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Isis: A modern revolutionary force?

John Gray argues that the Sunni extremist group Isis (Islamic State in Iraq and the Levant) is actually a revolutionary force, not a reactionary one.

Philosopher and author John Gray argues that the Sunni extremist group Isis (Islamic State in Iraq and the Levant) is actually more of a modern revolutionary force than a reactionary one intent on a reversion to mediaeval values.
Surprising as this may sound says Gray, Isis is thoroughly modern. It's organised itself into an efficient company, and has become the wealthiest jihadi organisation in the world. And while it invokes the early history of Islam, the society it envisions has no precedent in history. Some of the thinkers who developed radical Islamist ideas are known to have been influenced by European anarchism and communism, especially by the idea that society can be reshaped by a merciless revolutionary vanguard using systematic violence. Isis is part of the revolutionary turmoil of modern times warns Gray, and until the West grasps that uncomfortable fact, it won't be able to deal with the dangers Isis presents.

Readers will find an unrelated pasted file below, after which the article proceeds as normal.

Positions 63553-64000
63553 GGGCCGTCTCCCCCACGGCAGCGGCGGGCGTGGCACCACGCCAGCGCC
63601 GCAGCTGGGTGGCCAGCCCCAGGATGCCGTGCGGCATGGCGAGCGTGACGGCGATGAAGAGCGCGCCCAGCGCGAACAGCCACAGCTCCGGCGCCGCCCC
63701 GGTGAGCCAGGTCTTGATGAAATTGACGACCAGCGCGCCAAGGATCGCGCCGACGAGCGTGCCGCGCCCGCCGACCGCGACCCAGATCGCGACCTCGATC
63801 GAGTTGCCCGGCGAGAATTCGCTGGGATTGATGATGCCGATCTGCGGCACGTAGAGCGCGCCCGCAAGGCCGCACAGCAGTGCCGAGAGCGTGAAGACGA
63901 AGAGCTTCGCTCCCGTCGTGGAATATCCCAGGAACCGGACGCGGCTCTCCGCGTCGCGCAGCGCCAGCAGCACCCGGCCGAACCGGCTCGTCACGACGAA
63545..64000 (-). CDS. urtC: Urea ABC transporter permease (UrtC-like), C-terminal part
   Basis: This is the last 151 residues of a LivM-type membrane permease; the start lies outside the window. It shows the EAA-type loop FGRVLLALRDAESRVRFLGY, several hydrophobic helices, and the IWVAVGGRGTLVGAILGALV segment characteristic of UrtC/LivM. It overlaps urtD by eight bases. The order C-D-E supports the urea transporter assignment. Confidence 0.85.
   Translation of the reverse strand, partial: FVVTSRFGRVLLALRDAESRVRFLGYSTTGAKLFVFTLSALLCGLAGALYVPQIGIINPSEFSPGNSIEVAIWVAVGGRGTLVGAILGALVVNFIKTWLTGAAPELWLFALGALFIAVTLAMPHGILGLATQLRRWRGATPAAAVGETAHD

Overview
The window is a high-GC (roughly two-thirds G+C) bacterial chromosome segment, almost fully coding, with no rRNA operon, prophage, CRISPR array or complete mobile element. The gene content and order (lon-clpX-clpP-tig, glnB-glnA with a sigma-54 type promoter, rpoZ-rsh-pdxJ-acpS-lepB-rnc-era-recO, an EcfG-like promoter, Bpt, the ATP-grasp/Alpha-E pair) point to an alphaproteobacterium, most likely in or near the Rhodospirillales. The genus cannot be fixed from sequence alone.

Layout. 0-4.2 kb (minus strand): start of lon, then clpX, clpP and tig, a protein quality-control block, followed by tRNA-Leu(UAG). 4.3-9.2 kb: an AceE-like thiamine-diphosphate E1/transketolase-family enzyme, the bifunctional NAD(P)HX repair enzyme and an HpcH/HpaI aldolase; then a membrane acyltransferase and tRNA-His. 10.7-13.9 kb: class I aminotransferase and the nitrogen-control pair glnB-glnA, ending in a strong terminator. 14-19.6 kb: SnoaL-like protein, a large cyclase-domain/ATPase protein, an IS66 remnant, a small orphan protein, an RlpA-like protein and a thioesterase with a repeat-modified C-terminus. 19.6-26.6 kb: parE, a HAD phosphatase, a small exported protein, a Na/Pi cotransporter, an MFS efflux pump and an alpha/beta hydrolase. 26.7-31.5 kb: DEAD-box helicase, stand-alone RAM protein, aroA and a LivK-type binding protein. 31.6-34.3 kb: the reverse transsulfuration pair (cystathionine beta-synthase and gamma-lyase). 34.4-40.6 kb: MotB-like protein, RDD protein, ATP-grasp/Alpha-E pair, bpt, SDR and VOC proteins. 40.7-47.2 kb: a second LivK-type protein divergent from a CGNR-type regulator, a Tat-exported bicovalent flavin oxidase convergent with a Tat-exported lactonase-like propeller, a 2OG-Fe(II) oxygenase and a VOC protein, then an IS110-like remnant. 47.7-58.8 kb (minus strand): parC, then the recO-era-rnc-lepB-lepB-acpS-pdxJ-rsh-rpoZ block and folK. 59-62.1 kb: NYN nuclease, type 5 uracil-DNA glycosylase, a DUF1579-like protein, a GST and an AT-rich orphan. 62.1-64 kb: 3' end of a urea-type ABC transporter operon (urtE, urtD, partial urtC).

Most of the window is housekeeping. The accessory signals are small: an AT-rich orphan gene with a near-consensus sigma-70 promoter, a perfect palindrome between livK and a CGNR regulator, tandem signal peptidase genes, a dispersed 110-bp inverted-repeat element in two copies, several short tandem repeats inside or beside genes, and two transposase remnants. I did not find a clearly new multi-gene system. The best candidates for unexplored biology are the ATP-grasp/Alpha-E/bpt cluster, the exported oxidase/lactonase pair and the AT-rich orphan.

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10 minutes

Last on

Sun 13 Jul 2014 08:48

A Point of View: Isis and what it means to be modern

Although it claims to be reviving a traditional Islamic system of government, the jihadist group Isis is a very modern proposition, writes John Gray.

 

Read John Gray’s article on the BBC News website

 

Credits

Role Contributor
Presenter John Gray
Interviewed Guest Arlene Gregorius

Broadcasts

  • Fri 11 Jul 2014 20:50
  • Sun 13 Jul 2014 08:48

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